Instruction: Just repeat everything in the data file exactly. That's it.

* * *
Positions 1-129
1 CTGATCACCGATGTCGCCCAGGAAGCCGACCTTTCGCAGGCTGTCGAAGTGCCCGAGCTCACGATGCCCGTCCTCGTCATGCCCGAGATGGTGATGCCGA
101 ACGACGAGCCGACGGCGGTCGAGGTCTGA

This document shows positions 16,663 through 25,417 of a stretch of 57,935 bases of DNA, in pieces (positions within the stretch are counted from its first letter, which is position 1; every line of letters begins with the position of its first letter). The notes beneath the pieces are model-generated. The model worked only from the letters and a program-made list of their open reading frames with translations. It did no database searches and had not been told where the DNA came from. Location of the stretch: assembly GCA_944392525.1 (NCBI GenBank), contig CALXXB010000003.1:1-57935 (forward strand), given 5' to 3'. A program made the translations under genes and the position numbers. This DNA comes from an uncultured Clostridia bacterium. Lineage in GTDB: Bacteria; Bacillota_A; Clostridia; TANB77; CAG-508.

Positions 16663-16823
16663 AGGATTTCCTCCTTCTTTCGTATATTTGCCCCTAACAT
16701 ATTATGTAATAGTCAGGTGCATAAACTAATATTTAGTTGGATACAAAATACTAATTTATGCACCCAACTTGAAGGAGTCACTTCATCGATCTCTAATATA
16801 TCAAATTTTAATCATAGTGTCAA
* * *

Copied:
Positions 1-129
1 CTGATCACCGATGTCGCCCAGGAAGCCGACCTTTCGCAGGCTGTCGAAGTGCCCGAGCTCACGATGCCCGTCCTCGTCATGCCCGAGATGGTGATGCCGA
101 ACGACGAGCCGACGGCGGTCGAGGTCTGA

This document shows positions 16,663 through 25,417 of a stretch of 57,935 bases of DNA, in pieces (positions within the stretch are counted from its first letter, which is position 1; every line of letters begins with the position of its first letter). The notes beneath the pieces are model-generated. The model worked only from the letters and a program-made list of their open reading frames with translations. It did no database searches and had not been told where the DNA came from. Location of the stretch: assembly GCA_944392525.1 (NCBI GenBank), contig CALXXB010000003.1:1-57935 (forward strand), given 5' to 3'. A program made the translations under genes and the position numbers. This DNA comes from an uncultured Clostridia bacterium. Lineage in GTDB: Bacteria; Bacillota_A; Clostridia; TANB77; CAG-508.

Positions 16663-16823
16663 AGGATTTCCTCCTTCTTTCGTATATTTGCCCCTAACAT
16701 ATTATGTAATAGTCAGGTGCATAAACTAATATTTAGTTGGATACAAAATACTAATTTATGCACCCAACTTGAAGGAGTCACTTCATCGATCTCTAATATA
16801 TCAAATTTTAATCATAGTGTCAA